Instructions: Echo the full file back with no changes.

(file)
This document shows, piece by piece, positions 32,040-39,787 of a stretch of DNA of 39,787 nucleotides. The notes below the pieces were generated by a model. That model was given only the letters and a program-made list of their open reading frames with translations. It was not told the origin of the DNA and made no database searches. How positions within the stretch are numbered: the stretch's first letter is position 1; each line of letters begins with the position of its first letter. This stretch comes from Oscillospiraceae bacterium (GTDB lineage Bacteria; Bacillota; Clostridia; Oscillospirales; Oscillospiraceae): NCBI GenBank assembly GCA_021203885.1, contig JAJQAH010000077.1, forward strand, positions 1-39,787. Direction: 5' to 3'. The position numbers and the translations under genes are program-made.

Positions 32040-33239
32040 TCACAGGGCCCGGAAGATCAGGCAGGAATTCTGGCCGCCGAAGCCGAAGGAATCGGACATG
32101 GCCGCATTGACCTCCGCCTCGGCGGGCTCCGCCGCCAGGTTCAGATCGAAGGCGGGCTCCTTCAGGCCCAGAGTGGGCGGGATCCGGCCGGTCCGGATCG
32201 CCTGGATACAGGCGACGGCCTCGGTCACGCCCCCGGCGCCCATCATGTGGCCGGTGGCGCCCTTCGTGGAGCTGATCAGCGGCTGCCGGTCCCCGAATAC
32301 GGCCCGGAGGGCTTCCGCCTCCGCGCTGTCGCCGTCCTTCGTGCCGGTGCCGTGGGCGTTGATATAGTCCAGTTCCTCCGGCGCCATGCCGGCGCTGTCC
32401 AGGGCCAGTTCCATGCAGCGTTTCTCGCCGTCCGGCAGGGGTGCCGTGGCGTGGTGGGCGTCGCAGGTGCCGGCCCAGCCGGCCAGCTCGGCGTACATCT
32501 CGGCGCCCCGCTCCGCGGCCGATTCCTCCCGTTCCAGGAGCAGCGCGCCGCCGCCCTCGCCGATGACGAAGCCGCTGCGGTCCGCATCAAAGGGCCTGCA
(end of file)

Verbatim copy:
This document shows, piece by piece, positions 32,040-39,787 of a stretch of DNA of 39,787 nucleotides. The notes below the pieces were generated by a model. That model was given only the letters and a program-made list of their open reading frames with translations. It was not told the origin of the DNA and made no database searches. How positions within the stretch are numbered: the stretch's first letter is position 1; each line of letters begins with the position of its first letter. This stretch comes from Oscillospiraceae bacterium (GTDB lineage Bacteria; Bacillota; Clostridia; Oscillospirales; Oscillospiraceae): NCBI GenBank assembly GCA_021203885.1, contig JAJQAH010000077.1, forward strand, positions 1-39,787. Direction: 5' to 3'. The position numbers and the translations under genes are program-made.

Positions 32040-33239
32040 TCACAGGGCCCGGAAGATCAGGCAGGAATTCTGGCCGCCGAAGCCGAAGGAATCGGACATG
32101 GCCGCATTGACCTCCGCCTCGGCGGGCTCCGCCGCCAGGTTCAGATCGAAGGCGGGCTCCTTCAGGCCCAGAGTGGGCGGGATCCGGCCGGTCCGGATCG
32201 CCTGGATACAGGCGACGGCCTCGGTCACGCCCCCGGCGCCCATCATGTGGCCGGTGGCGCCCTTCGTGGAGCTGATCAGCGGCTGCCGGTCCCCGAATAC
32301 GGCCCGGAGGGCTTCCGCCTCCGCGCTGTCGCCGTCCTTCGTGCCGGTGCCGTGGGCGTTGATATAGTCCAGTTCCTCCGGCGCCATGCCGGCGCTGTCC
32401 AGGGCCAGTTCCATGCAGCGTTTCTCGCCGTCCGGCAGGGGTGCCGTGGCGTGGTGGGCGTCGCAGGTGCCGGCCCAGCCGGCCAGCTCGGCGTACATCT
32501 CGGCGCCCCGCTCCGCGGCCGATTCCTCCCGTTCCAGGAGCAGCGCGCCGCCGCCCTCGCCGATGACGAAGCCGCTGCGGTCCGCATCAAAGGGCCTGCA